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MARY QUEEN OF SCOTS

Many people wonder which spelling of this Scottish name is the older. The quick answer is Stewart. The line of Stewart monarchs of Scotland began in 1371, descending from the union of Marjorie, daughter of King Robert the Bruce and Walter, the 6th High Steward of Scotland. Mary, Queen of Scots was born in 1542, a few days later her father died and she became infant Queen of Scotland.

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SCOTLAND

The long history of the lands of the northern third of Great Britain has been violent and often tragic. The castles and ruins, the songs and the legends tell Scotland's tale. It is the harshness of its history and the ruggedness of its land that have shaped its proud inhabitants. How the country came to be, and evolved, has long taxed the minds of many historians.

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KINGS AND QUEENS OF SCOTLAND

Fergus Mor c.500-501
Domangart mac Fergus 501-507
Comgall mac Domangart 507-538
Gabhran mac Domangart 538-558
Conall mac Comgall 558-574
Aedan mac Gabhran 574-608
Eochaid Buide 608-629
Connad Cerr 629
Domnal Brecc the Freckled 629-642
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STRATHCLYDE BRITONS

Considered to be one of the founding peoples of the north, the Strathclyde Britons were of Celtic descent and were divided into three sub-kingdoms. The Selgovae dwelled north of the Clyde, while the Novantii lived in Galloway in the southwest of Scotland. The Rhiged lived in what later became the counties of Cumberland, Westmorland, and Lancashire in England.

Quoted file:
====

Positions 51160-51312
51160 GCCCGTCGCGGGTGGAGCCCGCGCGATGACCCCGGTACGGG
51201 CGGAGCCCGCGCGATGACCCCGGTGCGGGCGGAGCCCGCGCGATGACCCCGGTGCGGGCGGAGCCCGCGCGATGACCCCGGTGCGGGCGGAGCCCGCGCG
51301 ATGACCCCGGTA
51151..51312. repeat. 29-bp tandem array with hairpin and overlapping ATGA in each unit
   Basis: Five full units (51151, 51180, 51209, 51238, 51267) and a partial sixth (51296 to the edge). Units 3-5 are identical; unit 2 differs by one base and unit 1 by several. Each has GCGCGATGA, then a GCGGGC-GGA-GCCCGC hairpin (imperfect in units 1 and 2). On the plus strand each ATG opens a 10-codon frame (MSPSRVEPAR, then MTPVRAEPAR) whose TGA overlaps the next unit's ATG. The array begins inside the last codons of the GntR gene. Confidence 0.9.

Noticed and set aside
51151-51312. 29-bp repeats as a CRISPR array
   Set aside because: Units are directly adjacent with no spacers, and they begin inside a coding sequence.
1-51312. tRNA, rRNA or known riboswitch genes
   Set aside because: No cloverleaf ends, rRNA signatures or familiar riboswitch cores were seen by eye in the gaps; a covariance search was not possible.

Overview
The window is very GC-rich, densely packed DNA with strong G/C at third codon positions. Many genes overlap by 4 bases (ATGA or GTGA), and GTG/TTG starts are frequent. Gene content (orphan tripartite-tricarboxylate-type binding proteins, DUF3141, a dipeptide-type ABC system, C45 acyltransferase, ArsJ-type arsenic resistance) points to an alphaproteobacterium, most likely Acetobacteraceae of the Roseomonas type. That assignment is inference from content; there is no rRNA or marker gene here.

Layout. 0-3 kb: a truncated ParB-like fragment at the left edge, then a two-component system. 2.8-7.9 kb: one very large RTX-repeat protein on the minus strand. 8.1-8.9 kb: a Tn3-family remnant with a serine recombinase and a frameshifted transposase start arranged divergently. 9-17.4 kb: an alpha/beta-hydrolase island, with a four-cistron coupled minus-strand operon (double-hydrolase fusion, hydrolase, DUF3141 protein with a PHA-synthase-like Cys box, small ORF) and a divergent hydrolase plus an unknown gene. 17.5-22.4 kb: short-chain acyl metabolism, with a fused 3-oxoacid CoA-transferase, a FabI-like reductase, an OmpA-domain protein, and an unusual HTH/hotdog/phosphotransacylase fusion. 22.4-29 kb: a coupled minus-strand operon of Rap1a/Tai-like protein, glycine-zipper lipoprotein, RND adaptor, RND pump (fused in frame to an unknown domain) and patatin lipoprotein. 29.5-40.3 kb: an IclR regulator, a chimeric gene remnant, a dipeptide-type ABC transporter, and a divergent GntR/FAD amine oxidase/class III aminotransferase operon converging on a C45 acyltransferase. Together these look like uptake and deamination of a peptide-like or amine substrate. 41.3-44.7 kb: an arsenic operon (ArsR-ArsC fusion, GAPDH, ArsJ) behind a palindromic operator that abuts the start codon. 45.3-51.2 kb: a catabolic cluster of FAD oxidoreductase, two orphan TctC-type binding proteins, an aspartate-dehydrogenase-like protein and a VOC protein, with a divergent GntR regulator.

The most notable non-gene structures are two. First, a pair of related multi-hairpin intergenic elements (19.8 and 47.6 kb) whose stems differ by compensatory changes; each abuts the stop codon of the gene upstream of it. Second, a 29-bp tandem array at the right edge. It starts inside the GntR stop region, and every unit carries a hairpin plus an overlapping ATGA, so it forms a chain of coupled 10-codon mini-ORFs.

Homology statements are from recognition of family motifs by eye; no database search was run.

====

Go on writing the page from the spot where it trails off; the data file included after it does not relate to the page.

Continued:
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SEPTS OF SCOTLAND

Scottish Clans also contained septs or branches, which were founded when powerful or prominent clansmen established their own important families. Clans often had many septs that were often related through marriage. During difficult times, the families sought to ally themselves with larger more powerful clans for protection from enemies and other feuding clans alike. This practice, which often included paying homage to the Clan Chief at important events was effective in building respect, devotion and familiarity between different families within the same clan.

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This page was last modified on 14 February 2014 at 09:40.